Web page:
I am exhausted. My eyes feel like peeled grapes and according to my coworkers, it sounds like I am trying to forcibly remove my lungs by coughing them out through my mouth. Despite my current pathetic situation, I’m feeling pretty good about things. I just got back from a 4 day trip to Santo Domingo, in the Dominican Republic, where I went down to take a look at a neighborhood school to see if we could add a 3rd story onto an existing building.
The story behind this is really long and I don’t think that in my current state I would do it justice. The short version (or at least short for me) is that there are some doctors who go down to a hospital in Santo Domingo twice a year to perform hip replacement surgeries at little or no cost. They get all the parts donated and then they each typically perform between 10 and 15 surgeries for free. It’s pretty amazing what they are doing but in addition to the surgeries, they are helping out a local school. At first, there were only a few kids at this school, but the doctors were impressed by the people who were running the school and decided to help them out by covering the rent on their building. The school continued to grow and the doctors helped find them a new location where once again they covered the rent for the school … which still continued to grow. Ultimately, the doctors decided to simply buy the land and the building and let the school operate out it without being exposed to the whims of a landlord.
… and the school continued to grow. Next they decided to help by having a second floor added on to the building they just purchased to expand student capacity. Again, all these costs are covered by two doctors – the same two doctors that come in and donate their time to perform hip replacement surgeries. Now it’s time to add another story to this existing building to accommodate the ever-growing attendance at the school.
That’s where I come in.
This is the school – Colegio Cristiano Marileidy. The contractor who is building the KHouse Modern – Barry Buford – became involved with this group because he knows one of the doctors. They got to talking and Barry offered his services as a contractor to help solve the problem of building a 3rd story … and Barry asked me if I would help.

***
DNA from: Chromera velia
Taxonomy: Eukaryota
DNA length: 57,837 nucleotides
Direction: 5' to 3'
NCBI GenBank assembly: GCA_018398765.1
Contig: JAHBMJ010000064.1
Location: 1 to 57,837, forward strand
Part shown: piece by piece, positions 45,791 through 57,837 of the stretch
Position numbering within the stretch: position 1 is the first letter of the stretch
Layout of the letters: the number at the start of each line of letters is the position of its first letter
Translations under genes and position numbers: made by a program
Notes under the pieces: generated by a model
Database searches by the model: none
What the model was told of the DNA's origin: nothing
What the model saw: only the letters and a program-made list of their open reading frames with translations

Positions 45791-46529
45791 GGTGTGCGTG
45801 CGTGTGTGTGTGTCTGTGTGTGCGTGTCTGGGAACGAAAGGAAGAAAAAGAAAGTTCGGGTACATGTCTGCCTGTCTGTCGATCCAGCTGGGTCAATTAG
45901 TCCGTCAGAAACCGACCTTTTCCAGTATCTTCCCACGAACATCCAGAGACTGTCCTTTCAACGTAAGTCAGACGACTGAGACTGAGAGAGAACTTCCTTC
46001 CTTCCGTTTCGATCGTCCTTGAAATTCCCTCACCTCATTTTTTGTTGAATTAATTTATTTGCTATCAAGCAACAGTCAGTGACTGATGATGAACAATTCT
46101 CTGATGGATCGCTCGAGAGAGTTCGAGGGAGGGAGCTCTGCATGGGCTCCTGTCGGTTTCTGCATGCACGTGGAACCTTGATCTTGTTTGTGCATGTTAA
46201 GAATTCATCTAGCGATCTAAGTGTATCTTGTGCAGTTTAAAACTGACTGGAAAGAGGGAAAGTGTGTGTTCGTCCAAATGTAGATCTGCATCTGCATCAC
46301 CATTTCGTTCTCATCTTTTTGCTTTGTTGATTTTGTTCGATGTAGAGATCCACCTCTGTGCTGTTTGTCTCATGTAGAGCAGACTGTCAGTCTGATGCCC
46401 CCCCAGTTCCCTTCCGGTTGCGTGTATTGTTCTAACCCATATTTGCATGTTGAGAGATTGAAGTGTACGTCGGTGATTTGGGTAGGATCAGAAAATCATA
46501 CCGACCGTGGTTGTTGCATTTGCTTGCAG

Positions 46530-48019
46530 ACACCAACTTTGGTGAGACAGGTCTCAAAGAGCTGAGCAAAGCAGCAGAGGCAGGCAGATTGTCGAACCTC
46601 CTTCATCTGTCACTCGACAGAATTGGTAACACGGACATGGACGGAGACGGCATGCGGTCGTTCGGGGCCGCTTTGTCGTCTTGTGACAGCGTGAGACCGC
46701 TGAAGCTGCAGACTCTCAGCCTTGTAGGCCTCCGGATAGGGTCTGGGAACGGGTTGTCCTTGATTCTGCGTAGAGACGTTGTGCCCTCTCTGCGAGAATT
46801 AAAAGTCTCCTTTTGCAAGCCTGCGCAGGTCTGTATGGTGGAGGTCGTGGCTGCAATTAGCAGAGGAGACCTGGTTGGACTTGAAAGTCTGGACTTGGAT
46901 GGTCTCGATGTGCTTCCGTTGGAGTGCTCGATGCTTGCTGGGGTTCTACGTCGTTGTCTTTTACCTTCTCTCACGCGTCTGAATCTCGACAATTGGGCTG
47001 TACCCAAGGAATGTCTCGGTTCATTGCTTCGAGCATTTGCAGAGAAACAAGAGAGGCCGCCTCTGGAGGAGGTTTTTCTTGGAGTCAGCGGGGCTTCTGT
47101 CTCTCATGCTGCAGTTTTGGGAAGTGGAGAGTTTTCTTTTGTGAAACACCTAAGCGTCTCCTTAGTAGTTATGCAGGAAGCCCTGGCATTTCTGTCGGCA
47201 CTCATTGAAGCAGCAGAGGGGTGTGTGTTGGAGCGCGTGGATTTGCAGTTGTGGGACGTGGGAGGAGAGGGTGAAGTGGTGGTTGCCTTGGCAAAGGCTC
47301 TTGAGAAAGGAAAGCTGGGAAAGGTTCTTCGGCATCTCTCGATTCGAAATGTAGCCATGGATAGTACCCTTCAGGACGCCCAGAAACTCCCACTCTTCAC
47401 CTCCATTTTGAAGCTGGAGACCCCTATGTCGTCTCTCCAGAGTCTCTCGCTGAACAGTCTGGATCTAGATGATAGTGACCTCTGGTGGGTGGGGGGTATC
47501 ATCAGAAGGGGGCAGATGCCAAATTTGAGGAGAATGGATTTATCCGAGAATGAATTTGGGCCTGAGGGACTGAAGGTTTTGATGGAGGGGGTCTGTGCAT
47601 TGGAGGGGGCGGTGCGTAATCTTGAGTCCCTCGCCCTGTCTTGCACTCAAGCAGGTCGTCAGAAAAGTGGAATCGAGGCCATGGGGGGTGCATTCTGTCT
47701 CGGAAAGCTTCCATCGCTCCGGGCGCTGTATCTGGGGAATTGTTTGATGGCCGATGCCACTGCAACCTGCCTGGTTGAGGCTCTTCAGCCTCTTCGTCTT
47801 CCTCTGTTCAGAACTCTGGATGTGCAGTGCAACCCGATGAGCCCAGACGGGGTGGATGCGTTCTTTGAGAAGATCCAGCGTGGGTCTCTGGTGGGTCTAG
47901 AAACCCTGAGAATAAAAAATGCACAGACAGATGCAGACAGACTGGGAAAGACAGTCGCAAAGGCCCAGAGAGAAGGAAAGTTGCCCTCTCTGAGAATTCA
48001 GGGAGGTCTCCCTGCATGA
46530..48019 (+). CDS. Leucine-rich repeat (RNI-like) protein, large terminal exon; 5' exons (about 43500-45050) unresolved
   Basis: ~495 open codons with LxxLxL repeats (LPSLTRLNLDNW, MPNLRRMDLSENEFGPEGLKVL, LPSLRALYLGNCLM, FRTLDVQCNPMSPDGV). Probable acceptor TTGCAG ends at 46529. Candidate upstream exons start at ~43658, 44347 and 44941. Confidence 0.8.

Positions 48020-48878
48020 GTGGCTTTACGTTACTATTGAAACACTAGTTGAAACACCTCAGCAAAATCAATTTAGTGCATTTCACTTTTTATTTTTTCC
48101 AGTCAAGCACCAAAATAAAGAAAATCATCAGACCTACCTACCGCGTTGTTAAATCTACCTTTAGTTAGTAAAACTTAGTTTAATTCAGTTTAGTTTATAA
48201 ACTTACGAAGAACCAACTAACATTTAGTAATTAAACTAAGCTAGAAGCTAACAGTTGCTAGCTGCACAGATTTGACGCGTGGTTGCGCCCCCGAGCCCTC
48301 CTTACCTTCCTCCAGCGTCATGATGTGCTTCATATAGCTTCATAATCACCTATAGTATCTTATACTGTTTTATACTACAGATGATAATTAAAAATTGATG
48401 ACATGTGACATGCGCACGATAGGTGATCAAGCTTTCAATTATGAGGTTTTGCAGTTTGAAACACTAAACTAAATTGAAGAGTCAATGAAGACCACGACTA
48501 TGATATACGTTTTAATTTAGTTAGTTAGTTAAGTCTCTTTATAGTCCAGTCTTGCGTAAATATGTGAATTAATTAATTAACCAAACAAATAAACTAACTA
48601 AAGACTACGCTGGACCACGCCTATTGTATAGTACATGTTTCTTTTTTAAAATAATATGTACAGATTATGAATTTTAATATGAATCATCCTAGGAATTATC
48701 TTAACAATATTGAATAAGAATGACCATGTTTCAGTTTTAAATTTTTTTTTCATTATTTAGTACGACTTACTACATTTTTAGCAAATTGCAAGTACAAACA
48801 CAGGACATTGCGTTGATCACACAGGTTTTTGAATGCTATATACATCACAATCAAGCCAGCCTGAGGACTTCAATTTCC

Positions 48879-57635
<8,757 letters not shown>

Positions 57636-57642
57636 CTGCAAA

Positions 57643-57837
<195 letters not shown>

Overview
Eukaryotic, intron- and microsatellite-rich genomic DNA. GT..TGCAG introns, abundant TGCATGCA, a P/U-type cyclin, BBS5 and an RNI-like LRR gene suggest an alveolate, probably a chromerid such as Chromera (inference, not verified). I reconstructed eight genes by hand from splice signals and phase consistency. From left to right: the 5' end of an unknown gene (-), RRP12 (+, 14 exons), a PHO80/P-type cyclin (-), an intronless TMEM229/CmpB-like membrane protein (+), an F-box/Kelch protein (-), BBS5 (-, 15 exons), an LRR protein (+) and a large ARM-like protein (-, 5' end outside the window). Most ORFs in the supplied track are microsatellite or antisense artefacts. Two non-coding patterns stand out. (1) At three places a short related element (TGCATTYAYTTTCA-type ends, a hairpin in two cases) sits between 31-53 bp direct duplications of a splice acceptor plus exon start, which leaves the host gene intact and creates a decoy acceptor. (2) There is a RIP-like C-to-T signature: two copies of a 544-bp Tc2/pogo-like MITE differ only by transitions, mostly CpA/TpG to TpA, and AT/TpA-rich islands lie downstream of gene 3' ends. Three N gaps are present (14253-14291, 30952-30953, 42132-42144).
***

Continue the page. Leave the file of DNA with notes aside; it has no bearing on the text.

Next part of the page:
How could I say no?
We flew down early Sunday morning and the plan was to spend 4 days on site looking at the property, taking existing field measurements, meeting with the potential contractor, and talking with the folks that run the school.
This is a fairly poor area and as I understand it, the cost to attend this school is about $15 a month. This pays for all the supplies and salaries of the people who work at the school. I will tell you that there is a can-do positive attitude with the people I met with, they were so grateful that we were there to help – they don’t waste anything and are very proud of their school. The positive atmosphere is extremely infectious.
I am going to donate my time to do the studies and draw up plans and elevations for this 3rd floor expansion. I spent the better part of 2 days collecting information about existing conditions, looking at the local construction techniques, and trying to get a good feel for how these people use the space surrounding the building – which is almost as important as the classrooms themselves.
Classes were going on while I was measuring and I was a huge distraction to these kids. I tried to sneak in and out of rooms when the children were at recess or on a snack break so my as-built drawings aren’t all that pretty.
Thank goodness I will be the one entering this into the computer, I’m not sure anybody else would know what they’re looking at!
The rooms are very simple – they take advantage of natural lighting and the windows are crucial for temperature control – there isn’t any air conditioning in the school.
This is the roof of the existing building – looks pretty rough. Considering it was 90°+ with matching humidity, the process of collecting the measurements was fairly unpleasant. As long as I didn’t fall off the roof (which seems to be a theme lately) it was a simple process to collect measurements.